Post-race[edit]

The top three drivers appeared on the podium to collect their trophies and in the subsequent press conference. Schumacher broke into tears when asked if matching Senna's number of wins meant a lot to him. He did not answer further questions during the interviews as he tried to regain his composure, and has never spoken about the cause of the outburst.

The podium finishers were overshadowed in the media by coverage of the first lap accident at the Variante della Roggia corner. Barrichello placed blame upon Frentzen for starting the accident and demanded that the Jordan driver be banned for ten races. He also added that his helmet was damaged from his collision with de la Rosa.[22] Frentzen reacted by suggesting that Barrichello braked earlier which forced him to make contact with team-mate Trulli.[23] Criticism also emerged about how the incident was treated from several figures in Formula One. Fédération Internationale de l'Automobile (FIA) Race Director Charlie Whiting defended his decision not to stop the race saying that the safety car was deployed as all cars involved were in the run-off areas and that he believed stopping the race would be dangerous. However, he admitted that he was not aware about Ghislimberti's condition when making the decision.[24]

Bernie Ecclestone, the owner of Formula One's commercial rights, called for the removal of chicanes from racing circuits labelling them "silly and unnecessary".[24] FIA president Max Mosley subsequently announced that safety measures would be reviewed and stated an review of the Monza track would take place.[25] Former driver Jacques Laffite advocated an electronic warning system for marshals and believed that a review of chicanes should have taken place.[26]

Ghislimberti was later pronounced dead at Monza Hospital. His death became the first Formula One related fatality since the death of Ayrton Senna in the 1994 San Marino Grand Prix and the first for a bystander since Osella mechanic Giovanni Amadeo was killed in the pitlane at Zolder during the 1981 Belgian Grand Prix. On 15 September, he was given a funeral at the San Ulderico church, Lavis and attended by several drivers, friends and colleagues.[27] As a result of Ghislimberti's death, wheel tethers were introduced to stop flying tyres being a danger to the drivers, safety officials and fans. In 2004 a safety fence was placed at the Variante Della Roggia.

Hours after the race, five cars involved in the accident were impounded by Italian authorities.[28] Race stewards concluded the incident was an "racing accident" with no further action being taken. Magistrate Salvatore Bellomo opened a formal investigation into the crash and interviewed drivers.[29]

As a consequence of the race, Häkkinen's lead in the Drivers' Championship was reduced by four points to two, ahead of Michael Schumacher. Coulthard remained in third on 61 points. In the Constructors' Championship, McLaren's lead was reduced to four points.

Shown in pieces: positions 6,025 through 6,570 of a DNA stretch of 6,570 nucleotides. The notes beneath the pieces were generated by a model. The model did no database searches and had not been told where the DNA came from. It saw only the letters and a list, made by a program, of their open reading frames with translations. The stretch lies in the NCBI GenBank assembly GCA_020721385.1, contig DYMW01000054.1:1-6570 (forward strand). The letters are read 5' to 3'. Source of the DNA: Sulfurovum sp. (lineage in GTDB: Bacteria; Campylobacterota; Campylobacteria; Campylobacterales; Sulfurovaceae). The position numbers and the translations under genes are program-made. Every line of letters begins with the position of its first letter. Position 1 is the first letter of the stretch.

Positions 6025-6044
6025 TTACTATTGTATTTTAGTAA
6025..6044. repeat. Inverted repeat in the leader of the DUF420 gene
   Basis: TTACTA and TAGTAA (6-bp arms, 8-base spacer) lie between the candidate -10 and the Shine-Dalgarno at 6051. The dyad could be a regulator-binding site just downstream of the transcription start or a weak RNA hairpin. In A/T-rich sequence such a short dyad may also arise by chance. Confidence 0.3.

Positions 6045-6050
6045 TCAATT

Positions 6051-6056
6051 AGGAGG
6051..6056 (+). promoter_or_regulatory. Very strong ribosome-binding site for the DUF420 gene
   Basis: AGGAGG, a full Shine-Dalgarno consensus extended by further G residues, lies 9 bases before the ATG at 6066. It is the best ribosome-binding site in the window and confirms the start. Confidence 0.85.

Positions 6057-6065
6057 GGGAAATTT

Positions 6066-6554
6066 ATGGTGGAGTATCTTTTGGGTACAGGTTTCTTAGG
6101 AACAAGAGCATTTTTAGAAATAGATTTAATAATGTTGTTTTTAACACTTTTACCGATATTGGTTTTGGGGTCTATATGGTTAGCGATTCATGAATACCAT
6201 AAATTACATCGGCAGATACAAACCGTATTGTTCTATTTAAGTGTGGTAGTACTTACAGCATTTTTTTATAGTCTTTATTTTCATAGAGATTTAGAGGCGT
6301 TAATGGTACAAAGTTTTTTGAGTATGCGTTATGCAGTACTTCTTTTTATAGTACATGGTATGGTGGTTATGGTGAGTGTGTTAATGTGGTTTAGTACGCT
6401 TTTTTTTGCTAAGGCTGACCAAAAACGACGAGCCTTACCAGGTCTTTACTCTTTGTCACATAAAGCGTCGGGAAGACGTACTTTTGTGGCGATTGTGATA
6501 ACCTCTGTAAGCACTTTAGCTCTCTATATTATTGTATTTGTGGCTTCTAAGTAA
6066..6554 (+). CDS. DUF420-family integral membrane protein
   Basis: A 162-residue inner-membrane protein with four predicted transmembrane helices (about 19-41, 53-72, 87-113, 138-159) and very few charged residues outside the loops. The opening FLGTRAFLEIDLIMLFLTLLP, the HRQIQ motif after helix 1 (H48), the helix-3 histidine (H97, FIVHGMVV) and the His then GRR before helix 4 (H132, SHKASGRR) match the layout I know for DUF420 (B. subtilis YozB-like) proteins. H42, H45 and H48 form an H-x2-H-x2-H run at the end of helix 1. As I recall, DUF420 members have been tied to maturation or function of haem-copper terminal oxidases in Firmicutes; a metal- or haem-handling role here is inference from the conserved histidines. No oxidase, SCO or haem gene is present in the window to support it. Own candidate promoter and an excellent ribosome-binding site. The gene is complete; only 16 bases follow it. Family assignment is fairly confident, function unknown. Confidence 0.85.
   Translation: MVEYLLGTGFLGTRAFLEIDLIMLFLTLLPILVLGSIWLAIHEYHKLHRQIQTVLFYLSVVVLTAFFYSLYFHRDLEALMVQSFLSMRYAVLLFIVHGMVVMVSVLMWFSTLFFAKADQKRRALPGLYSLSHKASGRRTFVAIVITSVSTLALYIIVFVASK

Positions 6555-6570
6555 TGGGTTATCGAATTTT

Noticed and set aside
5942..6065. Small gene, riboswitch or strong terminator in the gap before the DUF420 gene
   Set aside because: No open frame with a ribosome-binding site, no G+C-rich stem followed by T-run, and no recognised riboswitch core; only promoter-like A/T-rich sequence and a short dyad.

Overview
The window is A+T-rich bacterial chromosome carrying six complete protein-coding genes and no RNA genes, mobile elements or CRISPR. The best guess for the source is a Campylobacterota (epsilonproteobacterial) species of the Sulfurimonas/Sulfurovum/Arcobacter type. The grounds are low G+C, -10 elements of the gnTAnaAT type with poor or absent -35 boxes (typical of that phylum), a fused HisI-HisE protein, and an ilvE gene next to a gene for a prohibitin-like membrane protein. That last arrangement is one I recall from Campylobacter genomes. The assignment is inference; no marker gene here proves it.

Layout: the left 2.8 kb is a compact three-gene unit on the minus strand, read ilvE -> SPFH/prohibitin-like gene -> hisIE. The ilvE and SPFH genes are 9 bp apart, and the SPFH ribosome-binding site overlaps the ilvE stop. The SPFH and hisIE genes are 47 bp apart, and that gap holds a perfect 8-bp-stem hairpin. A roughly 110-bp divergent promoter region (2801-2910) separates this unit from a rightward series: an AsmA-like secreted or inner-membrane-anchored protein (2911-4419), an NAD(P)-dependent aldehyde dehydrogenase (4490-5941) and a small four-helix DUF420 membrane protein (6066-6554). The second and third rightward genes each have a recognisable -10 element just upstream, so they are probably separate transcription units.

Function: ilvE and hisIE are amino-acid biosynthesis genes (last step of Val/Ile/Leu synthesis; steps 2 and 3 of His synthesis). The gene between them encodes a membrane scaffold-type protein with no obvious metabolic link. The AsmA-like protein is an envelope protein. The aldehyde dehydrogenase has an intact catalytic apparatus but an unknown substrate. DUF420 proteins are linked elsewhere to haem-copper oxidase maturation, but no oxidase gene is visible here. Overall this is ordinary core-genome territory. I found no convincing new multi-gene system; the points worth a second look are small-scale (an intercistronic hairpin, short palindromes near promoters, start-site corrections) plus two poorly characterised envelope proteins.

Classification[edit]

Qualifying[edit]

Pos No Driver Constructor Time Gap
1 3 Germany Michael Schumacher Ferrari 1:23.770
2 4 Brazil Rubens Barrichello Ferrari 1:23.797 +0.027
3 1 Finland Mika Häkkinen McLaren-Mercedes 1:23.967 +0.197
4 22 Canada Jacques Villeneuve BAR-Honda 1:24.238 +0.468
5 2 United Kingdom David Coulthard McLaren-Mercedes 1:24.290 +0.520
6 6 Italy Jarno Trulli Jordan-Mugen-Honda 1:24.477 +0.707
7 9 Germany Ralf Schumacher Williams-BMW 1:24.516 +0.746
8 5 Germany Heinz-Harald Frentzen Jordan-Mugen-Honda 1:24.786 +1.016
9 11 Italy Giancarlo Fisichella Benetton-Playlife 1:24.789 +1.019
10 18 Spain Pedro de la Rosa Arrows-Supertec 1:24.814 +1.044
11 19 Netherlands Jos Verstappen Arrows-Supertec 1:24.820 +1.050
12 10 United Kingdom Jenson Button Williams-BMW 1:24.907 +1.137
13 12 Austria Alexander Wurz Benetton-Playlife 1:25.150 +1.380
14 7 United Kingdom Eddie Irvine Jaguar-Cosworth 1:25.251 +1.481
15 17 Finland Mika Salo Sauber-Petronas 1:25.322 +1.552
16 16 Brazil Pedro Diniz Sauber-Petronas 1:25.324 +1.554
17 23 Brazil Ricardo Zonta BAR-Honda 1:25.337 +1.567
18 8 United Kingdom Johnny Herbert Jaguar-Cosworth 1:25.388 +1.618
19 14 France Jean Alesi Prost-Peugeot 1:25.558 +1.788
20 15 Germany Nick Heidfeld Prost-Peugeot 1:25.625 +1.855
21 20 Spain Marc Gené Minardi-Fondmetal 1:26.336 +2.566
22 21 Argentina Gastón Mazzacane Minardi-Fondmetal 1:27.360 +3.590
Source:[30]

Race[edit]

Pos No Driver Constructor Laps Time/Retired Grid Points
1 3 Germany Michael Schumacher Ferrari 53 1:27:31.638 1 10
2 1 Finland Mika Häkkinen McLaren-Mercedes 53 +3.810 3 6
3 9 Germany Ralf Schumacher Williams-BMW 53 +52.432 7 4
4 19 Netherlands Jos Verstappen Arrows-Supertec 53 +59.938 11 3
5 12 Austria Alexander Wurz Benetton-Playlife 53 +1:07.426 13 2
6 23 Brazil Ricardo Zonta BAR-Honda 53 +1:09.293 17 1
7 17 Finland Mika Salo Sauber-Petronas 52 +1 Lap 15  
8 16 Brazil Pedro Diniz Sauber-Petronas 52 +1 Lap 16  
9 20 Spain Marc Gené Minardi-Fondmetal 52 +1 Lap 21  
10 21 Argentina Gastón Mazzacane Minardi-Fondmetal 52 +1 Lap 22  
11 11 Italy Giancarlo Fisichella Benetton-Playlife 52 +1 Lap 9  
12 14 France Jean Alesi Prost-Peugeot 51 +2 Laps 19  
Ret 15 Germany Nick Heidfeld Prost-Peugeot 15 Spun off 20  
Ret 22 Canada Jacques Villeneuve BAR-Honda 14 Electrical 4  
Ret 10 United Kingdom Jenson Button Williams-BMW 10 Accident 12  
Ret 8 United Kingdom Johnny Herbert Jaguar-Cosworth 1 Collision damage 18  
Ret 4 Brazil Rubens Barrichello Ferrari 0 Collision 2  
Ret 2 United Kingdom David Coulthard McLaren-Mercedes 0 Collision 5  
Ret 6 Italy Jarno Trulli Jordan-Mugen-Honda 0 Collision 6